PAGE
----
Got sick 6-7 hours after the first jab (high temperature, severe joint and muscle pain). Took some NSAIDs but still had mild temperature during the night. Now I'm feeling better but fatigued. Yeah, didn't liked the side effects.
Means it's working. Did you get COVID or had any symptoms before?Got sick 6-7 hours after the first jab (high temperature, severe joint and muscle pain). Took some NSAIDs but still had mild temperature during the night. Now I'm feeling better but fatigued. Yeah, didn't liked the side effects.
According to what I read and heard, people who didn't have the virus don't get (strong) reactions on the first jab, but on the 2nd one the reactions are stronger (which means the vaccine works). People who had the virus get strong reactions on their first jab (and one jab is enough, so no need for two).Had symptoms back in December but tested negavtive.
Hell yeah for #1. FitPass seems interesting, and according to their website it's available in Serbia, Georgia, Macedonia, and Bosnia.Two huge news for me personally.
1. Rejoining the gym next Friday. Managed to find a somewhat accessible FitPass membership (with it, I can go to any gym or sports facility that has partnered with FitPass - and there are plenty). The only issues are location (all are at least 5 km away) and equipment (for starters, any will work, but after a month or two I'll need Olympic barbells and plates). Just need to find a proper gym that will suit me and off I fuck!
2. Planted basil in a little pot in my room a week ago. It already started growing - the little plants are about 3 cm in height already! Waiting for better weather to put it outside for some more sunlight. Can't wait to taste it. Next up: mint for sure, and maybe some thyme and oregano.
What motivated you to start?
Lots of Serbian people go abroad to work, mainly to Germany for 3 months (and come back for 3 months and repeat the cycle), some with EU (Croatian, Hungarian) passports are there all year long. My friend also worked in Slovakia for Samsung for a couple of months, didn't have much good to say about it, pretty much similar conditions but better working hours.So I'm in a 2-week quarantine now after coming back from another country 2 days ago. Tried working in Czech Republic last week as a loader in the posting company warehouse, but the working schedule was absolute madness - you get up at 4:30AM/5:30AM and work till 10PM/11PM. A 16-hour slavery.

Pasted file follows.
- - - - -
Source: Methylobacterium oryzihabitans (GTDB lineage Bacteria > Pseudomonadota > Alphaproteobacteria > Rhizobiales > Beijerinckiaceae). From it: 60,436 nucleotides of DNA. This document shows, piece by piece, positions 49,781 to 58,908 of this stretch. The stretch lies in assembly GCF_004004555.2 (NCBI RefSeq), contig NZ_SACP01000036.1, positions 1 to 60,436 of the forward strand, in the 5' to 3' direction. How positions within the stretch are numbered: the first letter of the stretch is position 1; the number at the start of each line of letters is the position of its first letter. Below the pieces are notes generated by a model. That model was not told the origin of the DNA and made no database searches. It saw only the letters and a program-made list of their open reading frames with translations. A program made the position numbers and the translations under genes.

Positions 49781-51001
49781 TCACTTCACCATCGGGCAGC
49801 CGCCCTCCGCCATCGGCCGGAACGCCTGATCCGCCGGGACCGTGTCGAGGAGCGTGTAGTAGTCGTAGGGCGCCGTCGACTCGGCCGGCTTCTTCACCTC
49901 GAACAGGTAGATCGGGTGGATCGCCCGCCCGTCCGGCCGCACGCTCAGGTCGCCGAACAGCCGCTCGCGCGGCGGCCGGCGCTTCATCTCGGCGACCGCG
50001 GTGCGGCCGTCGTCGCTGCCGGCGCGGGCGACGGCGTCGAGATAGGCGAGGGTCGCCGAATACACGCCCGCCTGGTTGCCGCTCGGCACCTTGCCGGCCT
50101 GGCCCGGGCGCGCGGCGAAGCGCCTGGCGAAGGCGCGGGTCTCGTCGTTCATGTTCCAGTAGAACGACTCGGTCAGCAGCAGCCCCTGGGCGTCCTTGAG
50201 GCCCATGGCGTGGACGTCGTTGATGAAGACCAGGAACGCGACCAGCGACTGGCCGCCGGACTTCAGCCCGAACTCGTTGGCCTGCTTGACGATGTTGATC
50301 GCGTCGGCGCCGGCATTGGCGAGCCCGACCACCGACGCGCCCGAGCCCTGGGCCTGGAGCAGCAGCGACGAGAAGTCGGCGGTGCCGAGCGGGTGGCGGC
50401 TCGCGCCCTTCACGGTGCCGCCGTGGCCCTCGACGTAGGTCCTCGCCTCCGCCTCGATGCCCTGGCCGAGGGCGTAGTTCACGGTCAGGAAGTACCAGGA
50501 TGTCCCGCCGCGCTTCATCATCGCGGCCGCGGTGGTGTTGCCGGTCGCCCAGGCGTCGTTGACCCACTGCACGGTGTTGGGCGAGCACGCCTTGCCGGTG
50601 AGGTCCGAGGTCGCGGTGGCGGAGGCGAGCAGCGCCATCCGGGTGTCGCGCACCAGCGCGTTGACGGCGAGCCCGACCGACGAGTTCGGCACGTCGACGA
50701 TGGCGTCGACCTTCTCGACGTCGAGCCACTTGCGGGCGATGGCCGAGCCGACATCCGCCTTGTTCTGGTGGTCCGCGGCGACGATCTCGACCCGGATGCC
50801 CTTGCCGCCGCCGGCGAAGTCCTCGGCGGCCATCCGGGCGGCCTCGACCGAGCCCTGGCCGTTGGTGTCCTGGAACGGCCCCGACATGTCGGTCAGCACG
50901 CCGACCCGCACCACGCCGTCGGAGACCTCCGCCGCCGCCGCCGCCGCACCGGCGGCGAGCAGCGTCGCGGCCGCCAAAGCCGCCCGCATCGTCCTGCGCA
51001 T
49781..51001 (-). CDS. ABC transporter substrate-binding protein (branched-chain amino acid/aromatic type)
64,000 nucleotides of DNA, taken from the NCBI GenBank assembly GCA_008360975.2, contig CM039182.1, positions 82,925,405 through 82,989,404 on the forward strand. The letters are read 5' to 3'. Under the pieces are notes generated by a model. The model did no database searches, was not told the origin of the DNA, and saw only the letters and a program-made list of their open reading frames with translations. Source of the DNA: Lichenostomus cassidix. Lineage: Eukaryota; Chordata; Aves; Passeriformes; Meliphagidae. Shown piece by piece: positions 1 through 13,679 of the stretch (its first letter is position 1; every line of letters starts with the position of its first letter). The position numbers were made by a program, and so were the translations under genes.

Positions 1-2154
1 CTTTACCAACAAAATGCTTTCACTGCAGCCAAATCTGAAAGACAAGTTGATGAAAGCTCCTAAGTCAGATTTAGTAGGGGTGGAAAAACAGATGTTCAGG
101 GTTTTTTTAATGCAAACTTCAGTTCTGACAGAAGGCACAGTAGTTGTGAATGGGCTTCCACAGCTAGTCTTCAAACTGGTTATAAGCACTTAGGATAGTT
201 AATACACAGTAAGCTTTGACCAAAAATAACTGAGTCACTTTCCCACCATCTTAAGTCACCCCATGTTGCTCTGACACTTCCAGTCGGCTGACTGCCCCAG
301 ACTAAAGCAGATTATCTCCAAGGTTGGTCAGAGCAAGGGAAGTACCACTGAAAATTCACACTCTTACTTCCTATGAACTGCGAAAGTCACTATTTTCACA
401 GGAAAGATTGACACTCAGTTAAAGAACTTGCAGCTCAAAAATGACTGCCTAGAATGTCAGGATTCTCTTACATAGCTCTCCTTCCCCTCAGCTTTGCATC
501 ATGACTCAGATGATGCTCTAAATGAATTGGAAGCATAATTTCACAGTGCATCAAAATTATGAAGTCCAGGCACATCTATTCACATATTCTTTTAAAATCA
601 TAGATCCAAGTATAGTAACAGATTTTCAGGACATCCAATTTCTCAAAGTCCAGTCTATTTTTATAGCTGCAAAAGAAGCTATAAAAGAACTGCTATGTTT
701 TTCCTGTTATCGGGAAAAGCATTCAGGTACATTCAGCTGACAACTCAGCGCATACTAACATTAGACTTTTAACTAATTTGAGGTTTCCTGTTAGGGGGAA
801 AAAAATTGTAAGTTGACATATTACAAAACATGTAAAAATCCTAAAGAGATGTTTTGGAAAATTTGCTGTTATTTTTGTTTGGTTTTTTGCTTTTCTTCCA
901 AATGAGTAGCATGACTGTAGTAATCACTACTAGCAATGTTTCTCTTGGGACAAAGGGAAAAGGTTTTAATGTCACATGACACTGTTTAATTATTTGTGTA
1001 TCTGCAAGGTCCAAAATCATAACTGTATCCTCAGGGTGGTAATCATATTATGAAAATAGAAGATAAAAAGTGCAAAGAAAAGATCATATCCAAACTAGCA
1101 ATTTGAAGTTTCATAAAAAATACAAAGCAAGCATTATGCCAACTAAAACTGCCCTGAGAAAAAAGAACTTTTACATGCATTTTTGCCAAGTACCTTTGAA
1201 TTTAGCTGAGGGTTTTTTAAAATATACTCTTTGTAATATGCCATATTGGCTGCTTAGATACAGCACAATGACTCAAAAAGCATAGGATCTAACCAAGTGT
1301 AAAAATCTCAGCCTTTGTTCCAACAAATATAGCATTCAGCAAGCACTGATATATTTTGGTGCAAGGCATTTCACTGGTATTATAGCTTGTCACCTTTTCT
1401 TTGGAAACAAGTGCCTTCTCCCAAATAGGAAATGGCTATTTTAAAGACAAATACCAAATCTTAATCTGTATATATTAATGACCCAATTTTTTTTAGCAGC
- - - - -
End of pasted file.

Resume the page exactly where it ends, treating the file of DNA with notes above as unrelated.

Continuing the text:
I decided that I'd better stay home, fuck that. Also the living conditions were even worse then in army barracks. 4 ppl in a 4x4 room..
It's sad that in order to get smth close to EU salary (~1200$) ukrainians have to jump through hoops in such a humiliating way and destroy their health -_-
The Czechs are getting the same (and bigger) money for working less hours there and not unloading the cars (which is the hardest shit at that job).
But I guess this humiliation is normal for any foreigners who work in a 'better' country.
Mexican workers doing farm labor in the US have entered the chatLots of Serbian people go abroad to work, mainly to Germany for 3 months (and come back for 3 months and repeat the cycle), some with EU (Croatian, Hungarian) passports are there all year long. My friend also worked in Slovakia for Samsung for a couple of months, didn't have much good to say about it, pretty much similar conditions but better working hours.
I'd say unskilled labor abroad is reserved for foreigners from less-prosperous countries mainly because no one there wants to do it. If you are skilled at something, there's a chance you might get paid more for it, with better working conditions.
What's your education level and work experience?
I should probably have my morning coffee before posting furtherI have no experiences working abroad but I know a lot of people who do. And I can tell you I'm glad I don't have to resort to that.
Master's Degree, International Business + Translator. The diploma doesn't play a big role in my country - it's more about the connections with people you have/relatives who can get you through on a good position.What's your education level and work experience?
Just by glancing at your Linkedin, it looks like you've got a spotty resume with lots of short-term positions. Tough situation to be in, because for the good jobs you usually want to be either a recent graduate or have multiple years of experience in an area (instead of business manager -> translator -> banking specialist -> sales manager, which is almost 3 career changes in 3 years). That is, of course, unless you have the connections who can get you a good position.